It was a relatively slow week in the robotics and automation space, at least compared to previous weeks and months. But at least two firms in Boston were still happy with the week, as they have raised some additional money to grow their businesses.
This week we’re only highlighting a few recent transactions covering the robotics, automation, and artificial intelligence space. If you’ve missed some transactions over the past few months, you can track them through the RBR Transactions Database. This regularly updated database lets you sort deals by company, industry, technology, or transaction type.
Locus, Ava raise money to grow businesses
At least two Boston-area robotics companies scored funding this week. Locus Robotics, which announced closing a $26 million Series C funding round, included investments from Zebra Ventures and Scale Venture Partners.
The Wilmington, Mass.-based company said it would use the additional funding to scale production of its warehouse fulfillment robotics system, as well as expand sales and marketing efforts in North American and around the world.
You can read more here in our report from earlier this week.
Ava Robotics, which launched its telepresence robotics platform last year, announced this week it had raised about $3 million in an equity sale and other options, according to a SEC Form D filing. In a statement to Robotics Business Review, the Cambridge, Mass.-based company said the round was led by Innospark Ventures, and it would “leverage the funding to increase sales and marketing for the Ava Telepresence solution, as well as add new capabilities to the Ava intelligent mobile robot platform.” The company, which includes a technical heritage from iRobot, designs and builds intelligent that “comfortably coexist with humans in workplaces and other large spaces.”
Hitachi to enter U.S. market with JR Automation acquisition
Earlier this week Hitachi, Ltd. announced it would acquire the robotics system integration business operated by JR Automation, for approximately $1.4 billion. As a result of the acquisition, Hitachi said it would enter the business in North America, “which is a region that is expected to see a high rate of growth.” The company said it would expect to close the acquisition by the end of 2019, subject to regulatory and other closing conditions.
Since its founding in 1980, JR Automation has been building production lines that incorporate industrial robots, especially in robot-based assembly and welding processes. It has served a customer base across industries, including automotive, aerospace, e-commerce, and the medical device industries.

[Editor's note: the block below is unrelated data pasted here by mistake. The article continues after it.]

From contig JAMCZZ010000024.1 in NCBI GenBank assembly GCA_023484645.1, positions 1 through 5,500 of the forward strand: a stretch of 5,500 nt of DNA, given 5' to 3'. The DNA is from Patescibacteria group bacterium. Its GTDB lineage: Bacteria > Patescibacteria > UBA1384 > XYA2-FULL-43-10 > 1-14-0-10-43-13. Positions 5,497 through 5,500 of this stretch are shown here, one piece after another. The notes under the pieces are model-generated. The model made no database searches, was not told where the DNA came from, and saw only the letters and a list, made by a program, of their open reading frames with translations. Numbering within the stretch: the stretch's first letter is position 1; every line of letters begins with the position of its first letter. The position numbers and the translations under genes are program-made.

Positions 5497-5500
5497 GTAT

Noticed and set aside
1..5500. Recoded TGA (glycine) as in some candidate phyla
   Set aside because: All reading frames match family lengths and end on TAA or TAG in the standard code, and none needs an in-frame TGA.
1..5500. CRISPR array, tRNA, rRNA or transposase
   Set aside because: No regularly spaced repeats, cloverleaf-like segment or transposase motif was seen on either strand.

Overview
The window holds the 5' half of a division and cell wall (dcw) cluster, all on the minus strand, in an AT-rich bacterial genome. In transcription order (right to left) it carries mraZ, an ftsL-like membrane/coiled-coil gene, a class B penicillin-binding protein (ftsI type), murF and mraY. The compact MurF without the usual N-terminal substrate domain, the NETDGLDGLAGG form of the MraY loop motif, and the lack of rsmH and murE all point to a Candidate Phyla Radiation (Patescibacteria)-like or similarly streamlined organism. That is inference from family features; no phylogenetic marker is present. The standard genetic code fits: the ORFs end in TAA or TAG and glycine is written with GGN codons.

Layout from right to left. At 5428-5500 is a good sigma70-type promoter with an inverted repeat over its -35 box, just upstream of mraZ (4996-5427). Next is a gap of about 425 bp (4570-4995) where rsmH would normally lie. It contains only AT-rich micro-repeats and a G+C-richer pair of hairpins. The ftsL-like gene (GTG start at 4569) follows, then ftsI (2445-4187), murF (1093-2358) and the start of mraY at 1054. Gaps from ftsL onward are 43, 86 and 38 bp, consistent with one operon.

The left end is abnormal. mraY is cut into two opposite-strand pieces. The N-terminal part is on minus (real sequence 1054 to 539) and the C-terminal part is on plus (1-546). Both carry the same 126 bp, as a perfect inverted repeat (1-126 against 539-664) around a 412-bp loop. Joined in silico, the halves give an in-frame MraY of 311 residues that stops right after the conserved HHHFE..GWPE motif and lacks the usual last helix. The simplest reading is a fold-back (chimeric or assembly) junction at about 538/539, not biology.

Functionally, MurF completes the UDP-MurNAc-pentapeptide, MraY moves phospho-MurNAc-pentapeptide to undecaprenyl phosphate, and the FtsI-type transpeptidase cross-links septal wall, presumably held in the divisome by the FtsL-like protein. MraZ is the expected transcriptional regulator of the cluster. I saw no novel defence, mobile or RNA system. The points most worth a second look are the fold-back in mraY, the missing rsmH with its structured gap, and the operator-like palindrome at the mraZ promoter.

“Securing JR Automation’s robotic SI business in North America is an important milestone for us,” said Masakazu Aoki, executive vice president at Hitachi. “By providing customers with new value that combines Hitachi’s products, OT, IT, and advanced digital technologies, we will accelerate the global rollout of our Social Innovation Business.”
Military investments in unmanned systems continues
With a slower-than-normal week of investments in this space, I wanted to catch up on some military investments, which again include lots of funding for unmanned systems in the air and sea. These include:
- Hydroid, which earned a $23 million contract from the U.S. Navy for production support for the MK 18 family of unmanned underwater vehicle systems.
- General Atomics Aeronautical Systems, which won a $99 million contract from the U.S. Army for support of the MQ-1C Gray Eagle unmanned aerial system.
- FLIR Systems, which earned a $1.8 million order from the British Army for its Black Hornet 3 Personal Reconnaissance System.
- Several companies earned part of a $98.6 million contract for engineering support services for the Air Traffic Control and Landing Systems, as well as programs such as the Joint Precision Approach and Landing Systems, and unmanned programs for the U.S. Navy, Marine Corps, Air Force, and other Department of Defense activities.
Finding each other through magnetic fields
Oriient, developers of a high-performance indoor GPS platform, announced closing $4 million in seed funding this week. The company is working with retailers, airports, malls and wholesalers to allow customers to navigate large areas and locate items with pin-point accuracy. Instead of using beacons or Wi-Fi, the system is based on the Earth’s magnetic field and users’ smartphones. If successful, I could see robotics companies looking to utilize this technology on their equipment, similar to what Humatics is doing in the microlocation space. It’s worth keeping an eye on this company and its technology.
Overall Q1 2019 activity was huge
We’ve run out of transactions, but I wanted to point out a new report that’s free if you’re interested in the overall investment space for Q1 2019. While it feels like there’s fewer investments in robotics companies compared to last year, a new report by Pitchbook says otherwise. In this article, the website said that U.S. venture capital spending could break multiple records in 2019. Their free report is available for download here.
That’s it for this week, stay cool everyone!